Deliver a Complete Product
Develop a complete product, not just software. Complete products are built by complete teams.

Measure Up
Measure process capability with cycle time. Measure team performance with delivered business value. Measure customer satisfaction with a net promoter score.
By Mary and Tom Poppendieck
Lean SW Development key elements in Practice
Continuous learning
Continuous Integration
Low-dependency Architecture
Simple Design
Exploratory Testing
Pair programming
Lean SW Development Principles
2004 David J. Anderson implements first
kanban SW development in Microsoft
1. Loose coupling
components of the system depend on each other to the least extent practicable
Dependency injection techniques, see

2. Incremental Design (XP):

start by creating the simplest design that could possibly work
incrementally add to it as the needs of the software evolve
continuously improve the design by reflecting on its strengths and weaknesses
applied to Architecture, Classes, Methods
Refactoring = Changing the design of the code without changing its behaviour

Refactoring requires good tests. Without it, it's dangerous because you can't easily tell whether your changes have modified behavior.
Refactoring requires continuous integration
There is no real alternative to refactoring. No matter how carefully you design, all code accumulates technical debt. Without refactoring, that technical debt will eventually overwhelm you, leaving you to choose between rewriting the software (at great expense and risk) or abandoning it entirely.

How often should we refactor?
Constantly. Perform little refactorings as you use TDD and bigger refactorings every week.

Isn't refactoring rework? Shouldn't we design our code right from the beginning?
If it were possible to design your code perfectly from the beginning, then refactoring would be rework. With large systems knows, mistakes always creep in. It isn't possible to design software perfectly. That's why refactoring is important.
Keep code integrated and build release infrastructure with the rest of the application. The ultimate goal is to be able to deploy all but the last few hours of work at any time.

To do so, integrate every few hours and keep your build, test, and other release infrastructure up to date. Each integration should get as close to a real release as possible.

Prefer synchronous integration, in which you wait for the integration to succeed, to asynchronous integration, in which a tool tests the integration for you. Synchronous integration requires fast builds, but ensures that they never break.
Question: Our organization (or customer) requires comprehensive design documentation. How can we satisfy this requirement with incremental design?

Ask them to schedule it with a story, then estimate and deliver it as you would any other story. Remind them that the design will change over time. The most effective option is to schedule documentation stories for the last iteration.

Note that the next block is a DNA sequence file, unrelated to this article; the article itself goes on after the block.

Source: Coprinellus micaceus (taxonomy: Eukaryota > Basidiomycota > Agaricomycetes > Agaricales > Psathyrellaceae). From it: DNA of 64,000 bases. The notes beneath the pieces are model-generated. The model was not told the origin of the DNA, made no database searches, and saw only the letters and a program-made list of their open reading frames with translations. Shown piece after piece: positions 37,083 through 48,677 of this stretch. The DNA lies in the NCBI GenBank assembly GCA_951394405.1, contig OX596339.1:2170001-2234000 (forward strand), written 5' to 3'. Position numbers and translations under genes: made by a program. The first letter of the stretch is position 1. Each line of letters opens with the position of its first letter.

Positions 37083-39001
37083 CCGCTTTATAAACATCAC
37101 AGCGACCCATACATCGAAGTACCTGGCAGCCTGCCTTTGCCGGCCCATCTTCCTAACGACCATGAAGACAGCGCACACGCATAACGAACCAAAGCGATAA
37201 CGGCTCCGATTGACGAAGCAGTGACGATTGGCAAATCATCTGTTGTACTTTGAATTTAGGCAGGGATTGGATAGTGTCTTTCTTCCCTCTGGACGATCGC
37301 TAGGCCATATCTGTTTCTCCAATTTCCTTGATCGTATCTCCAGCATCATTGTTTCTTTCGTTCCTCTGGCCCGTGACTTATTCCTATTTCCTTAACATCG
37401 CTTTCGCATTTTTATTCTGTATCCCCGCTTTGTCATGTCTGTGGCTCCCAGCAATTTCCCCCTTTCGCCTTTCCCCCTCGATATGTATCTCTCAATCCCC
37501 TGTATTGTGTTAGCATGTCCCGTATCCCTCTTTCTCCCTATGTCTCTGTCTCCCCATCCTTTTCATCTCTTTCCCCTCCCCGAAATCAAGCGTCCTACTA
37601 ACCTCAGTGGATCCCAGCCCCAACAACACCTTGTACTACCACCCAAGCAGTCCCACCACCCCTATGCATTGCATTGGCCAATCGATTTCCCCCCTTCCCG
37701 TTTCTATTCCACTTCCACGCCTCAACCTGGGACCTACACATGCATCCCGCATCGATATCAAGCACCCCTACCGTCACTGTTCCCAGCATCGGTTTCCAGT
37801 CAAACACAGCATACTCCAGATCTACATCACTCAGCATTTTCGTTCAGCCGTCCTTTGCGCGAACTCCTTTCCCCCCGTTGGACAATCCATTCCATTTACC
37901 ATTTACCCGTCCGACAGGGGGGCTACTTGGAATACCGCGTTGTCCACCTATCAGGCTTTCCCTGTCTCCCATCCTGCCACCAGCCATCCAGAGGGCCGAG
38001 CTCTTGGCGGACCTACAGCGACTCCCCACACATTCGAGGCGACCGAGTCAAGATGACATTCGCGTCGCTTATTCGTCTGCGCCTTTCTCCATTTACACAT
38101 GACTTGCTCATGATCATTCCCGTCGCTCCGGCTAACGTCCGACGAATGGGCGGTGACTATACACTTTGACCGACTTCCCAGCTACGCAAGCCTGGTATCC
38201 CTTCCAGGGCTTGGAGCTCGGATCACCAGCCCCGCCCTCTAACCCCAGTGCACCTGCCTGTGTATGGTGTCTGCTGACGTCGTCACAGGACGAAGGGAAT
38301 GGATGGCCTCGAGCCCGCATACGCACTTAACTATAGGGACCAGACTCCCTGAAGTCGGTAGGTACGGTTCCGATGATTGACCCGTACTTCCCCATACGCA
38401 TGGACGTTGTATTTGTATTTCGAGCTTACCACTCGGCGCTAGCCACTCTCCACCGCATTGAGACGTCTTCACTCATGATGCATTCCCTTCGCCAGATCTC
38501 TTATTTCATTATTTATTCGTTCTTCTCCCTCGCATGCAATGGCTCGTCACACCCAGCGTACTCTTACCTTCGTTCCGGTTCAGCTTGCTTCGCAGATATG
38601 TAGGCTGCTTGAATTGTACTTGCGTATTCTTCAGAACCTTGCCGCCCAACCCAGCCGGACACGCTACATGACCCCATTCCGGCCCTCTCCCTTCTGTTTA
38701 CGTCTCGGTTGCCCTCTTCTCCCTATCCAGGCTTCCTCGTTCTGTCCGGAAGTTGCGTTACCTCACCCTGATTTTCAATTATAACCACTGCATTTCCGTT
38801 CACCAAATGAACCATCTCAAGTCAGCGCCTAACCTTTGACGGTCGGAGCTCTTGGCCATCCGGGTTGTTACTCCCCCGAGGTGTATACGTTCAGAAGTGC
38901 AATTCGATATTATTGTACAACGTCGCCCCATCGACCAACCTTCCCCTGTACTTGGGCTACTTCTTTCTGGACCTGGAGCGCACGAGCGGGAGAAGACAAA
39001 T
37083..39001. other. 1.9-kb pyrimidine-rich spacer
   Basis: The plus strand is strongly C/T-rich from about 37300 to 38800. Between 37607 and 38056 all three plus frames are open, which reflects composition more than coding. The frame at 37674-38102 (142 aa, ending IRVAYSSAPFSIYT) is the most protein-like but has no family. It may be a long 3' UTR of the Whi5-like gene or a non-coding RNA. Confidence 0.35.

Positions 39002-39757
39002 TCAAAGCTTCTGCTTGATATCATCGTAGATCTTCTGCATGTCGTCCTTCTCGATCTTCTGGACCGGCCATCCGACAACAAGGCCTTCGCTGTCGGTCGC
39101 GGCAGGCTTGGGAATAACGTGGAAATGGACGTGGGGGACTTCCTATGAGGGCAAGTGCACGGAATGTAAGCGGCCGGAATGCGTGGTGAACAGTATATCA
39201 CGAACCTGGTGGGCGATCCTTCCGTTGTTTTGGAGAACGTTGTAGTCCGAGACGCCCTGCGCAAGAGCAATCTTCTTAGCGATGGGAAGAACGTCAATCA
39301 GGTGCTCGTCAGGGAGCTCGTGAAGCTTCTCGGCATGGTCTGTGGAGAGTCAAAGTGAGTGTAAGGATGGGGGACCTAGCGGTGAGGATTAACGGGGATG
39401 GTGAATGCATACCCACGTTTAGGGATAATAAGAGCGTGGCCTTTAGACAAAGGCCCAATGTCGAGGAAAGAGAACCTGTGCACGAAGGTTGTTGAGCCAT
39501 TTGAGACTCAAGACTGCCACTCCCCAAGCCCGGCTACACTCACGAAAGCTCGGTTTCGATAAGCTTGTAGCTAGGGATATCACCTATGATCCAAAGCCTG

If your organization requires up-front design documentation, the only way to provide it is to engage in up-front design. Try to keep your design efforts small and simple. If you can, use incremental design once you actually start coding.
TDD is needed to catch and fix mistakes quickly
difficult to use on legacy codebases
takes a few months to overcome the learning curve
tests are written from the perspective of a class's public interface
focus on the class' behavior, not its implementation
Programmers write each test before the corresponding production code
need a testing framework for TDD ( e.g. JUnit for Java, NUnit for .NET)
need test architecture
need test maintenance
write the simplest thing that could possibly work that anticipates as little as possible, as cleanly as possible
this results in designs that are ready for any change, anticipated or not
Coding Dojos
Coding Katas
1988 Toyota Production System (TPS)
based on experiences of Japanese automobile and textile industry starting from 1930s
Developed actively since 1950
Autonomation (jidoka)
Just-in-time (JIT)
Thank you!
Kanban cards were needed to prevent overproduction
by keeping people from asking (buying) too much too soon from previous process
by not allowing production without a kanban card
The term kanban
(= "signboard", "card you can see") is derived from a 17th century Japanese business practice

Japanese merchants used embossed or engraved signs to display one’s trade or expertise
2003 The term lean software development originated in a book by the same name, by Mary and Tom Poppendieck. The book presents the traditional lean principles in a modified form, as well as a set of 22 tools and compares the tools to agile practices
2010 First Kanban book
Interactive part
Kanban has 3 main rules
Visualize workflow
Limit the things you work on
Improve and optimize the whole system
Kanban visualization
by physical board
by electronic board (Jira, TFS, AgileZen... more tools listed in
When to use kanban?